Four-phase non-overlapping clock generator using PIC microcontroller

Eric Smith spacewar at
Wed Dec 9 20:27:58 CST 2015

In the 1970s, some microprocessors and support chips used four-phase
NMOS logic. Some, including the Rockwell PPS-4 and PPS-8, generated
the four non-overlapping clock phases on-chip based on two external
clock inputs, while others, including the TI TMS9900, the Western
Digital CP1600 chip set (used in DEC LSI-11 and Alpha Micro AM100),
and the WD9000 chipset (used in Pascal Microengine), required an
external four-phase clock generator. Typically the four-phase clock
inputs required a voltage swing close to the Vss and Vdd supply rails
(0 to +12V). TI and Western Digital offered support chips to generate
the four-phase clock, although it was often done with a crystal, 74S
logic, and MOS drivers such as the National Semiconductor MH0026 dual
MOS driver or the Intel 3245 quad MOS driver.

I've recently had occasion to work on interfacing to some of these old
chips, and wanted a modern four-phase clock generator. I've just
written and tested code to use a Microchip PIC16F1575 as a clock
generator, though it only has 5V outputs, so it will require external
gate drivers, such as a Microchip TC4469 quad gate driver, to obtain
the 12V swing.

The PIC16F1575 is a fairly new part using Microchip's enhanced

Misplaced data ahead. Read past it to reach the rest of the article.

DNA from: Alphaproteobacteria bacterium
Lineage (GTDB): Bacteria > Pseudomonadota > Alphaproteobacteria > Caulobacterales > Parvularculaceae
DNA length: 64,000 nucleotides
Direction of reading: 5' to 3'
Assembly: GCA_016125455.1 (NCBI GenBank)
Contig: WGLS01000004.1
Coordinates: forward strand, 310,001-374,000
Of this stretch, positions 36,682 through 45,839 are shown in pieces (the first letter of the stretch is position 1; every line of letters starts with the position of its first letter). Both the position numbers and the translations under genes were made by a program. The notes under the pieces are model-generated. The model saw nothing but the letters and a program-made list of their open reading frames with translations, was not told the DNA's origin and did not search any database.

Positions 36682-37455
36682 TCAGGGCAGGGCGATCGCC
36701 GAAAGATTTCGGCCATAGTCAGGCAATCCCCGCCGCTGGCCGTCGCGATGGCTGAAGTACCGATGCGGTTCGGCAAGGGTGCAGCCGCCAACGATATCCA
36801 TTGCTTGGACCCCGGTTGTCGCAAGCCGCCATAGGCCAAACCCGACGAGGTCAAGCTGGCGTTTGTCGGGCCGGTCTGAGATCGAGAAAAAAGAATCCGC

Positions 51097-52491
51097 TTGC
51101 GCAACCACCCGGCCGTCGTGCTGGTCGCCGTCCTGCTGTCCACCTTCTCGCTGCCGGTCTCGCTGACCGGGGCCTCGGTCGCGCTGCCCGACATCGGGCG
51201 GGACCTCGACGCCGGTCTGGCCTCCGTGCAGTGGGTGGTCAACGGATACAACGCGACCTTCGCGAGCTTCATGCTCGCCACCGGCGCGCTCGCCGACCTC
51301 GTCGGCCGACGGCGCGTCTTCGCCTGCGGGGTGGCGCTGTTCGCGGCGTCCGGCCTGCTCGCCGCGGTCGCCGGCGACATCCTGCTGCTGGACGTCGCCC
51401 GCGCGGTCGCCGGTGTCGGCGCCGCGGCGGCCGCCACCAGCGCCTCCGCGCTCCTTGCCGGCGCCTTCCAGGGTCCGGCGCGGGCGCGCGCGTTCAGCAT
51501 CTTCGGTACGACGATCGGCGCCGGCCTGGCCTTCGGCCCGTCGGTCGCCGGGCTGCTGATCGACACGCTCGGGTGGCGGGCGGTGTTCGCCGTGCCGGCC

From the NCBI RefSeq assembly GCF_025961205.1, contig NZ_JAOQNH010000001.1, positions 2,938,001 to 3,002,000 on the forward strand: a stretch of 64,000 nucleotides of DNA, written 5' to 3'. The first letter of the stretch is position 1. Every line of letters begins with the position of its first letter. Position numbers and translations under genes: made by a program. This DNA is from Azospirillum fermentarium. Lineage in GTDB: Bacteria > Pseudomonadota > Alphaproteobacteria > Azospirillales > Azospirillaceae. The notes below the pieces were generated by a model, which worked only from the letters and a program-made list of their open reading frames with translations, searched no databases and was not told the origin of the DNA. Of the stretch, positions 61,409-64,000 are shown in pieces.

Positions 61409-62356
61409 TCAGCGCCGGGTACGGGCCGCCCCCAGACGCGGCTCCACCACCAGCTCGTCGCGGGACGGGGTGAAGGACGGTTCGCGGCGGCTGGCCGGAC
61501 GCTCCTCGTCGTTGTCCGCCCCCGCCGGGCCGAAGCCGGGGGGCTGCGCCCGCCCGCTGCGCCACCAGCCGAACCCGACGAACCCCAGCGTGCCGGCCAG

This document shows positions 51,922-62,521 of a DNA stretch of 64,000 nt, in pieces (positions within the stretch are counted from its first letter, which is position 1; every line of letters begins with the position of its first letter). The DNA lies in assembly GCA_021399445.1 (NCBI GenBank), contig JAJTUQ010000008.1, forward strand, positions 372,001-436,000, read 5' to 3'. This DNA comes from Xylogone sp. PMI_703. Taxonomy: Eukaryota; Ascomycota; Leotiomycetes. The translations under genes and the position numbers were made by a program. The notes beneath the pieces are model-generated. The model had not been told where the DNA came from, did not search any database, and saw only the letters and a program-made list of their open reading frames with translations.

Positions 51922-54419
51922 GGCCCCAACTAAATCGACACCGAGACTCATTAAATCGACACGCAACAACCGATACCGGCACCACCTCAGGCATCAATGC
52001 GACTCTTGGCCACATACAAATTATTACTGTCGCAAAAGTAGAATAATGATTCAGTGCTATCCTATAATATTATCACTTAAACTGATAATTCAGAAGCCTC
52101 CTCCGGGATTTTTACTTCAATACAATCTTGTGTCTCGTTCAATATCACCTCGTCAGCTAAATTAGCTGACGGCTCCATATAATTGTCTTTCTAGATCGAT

midrange core. It is in a 14-pin package, has an internal oscillator,
PLL, and four 16-bit PWM modules. The PWM modules can operate
independently, but for this purpose it was convenient that they can be

I've configured the PIC to use the 8 MHz internal oscillator, with a
4x PLL for a 32 MHz clock going into the processor and the PWM
modules. The CPU speed doesn't matter, but that gives timing
resolution of around 31ns for the PWM.  I've configured the PWMs for a
period of 16 clock cycles (500 ns, 2 MHz), clock high pulses of three
clock cycles (93ns), and delay between phases of one clock cycle
(31ns). This could be trivially changed to a 2.67 MHz clock by
reducing the period to 12 cycles and hte clock high pulses to two
clock cycles (62ns).  Either set of timings is within the
specifications of the TI and Western Digital parts.

A word of caution: when using gate drivers to drive old NMOS parts, I
recommend the use of series resistors of at least 10 ohms and schottky
diode clamps to Vss and Vdd, to ensure that undershoot and overshoot
(due to ringing) are limited to 0.3V.

The C source code is released under the GPLv3 license on github:

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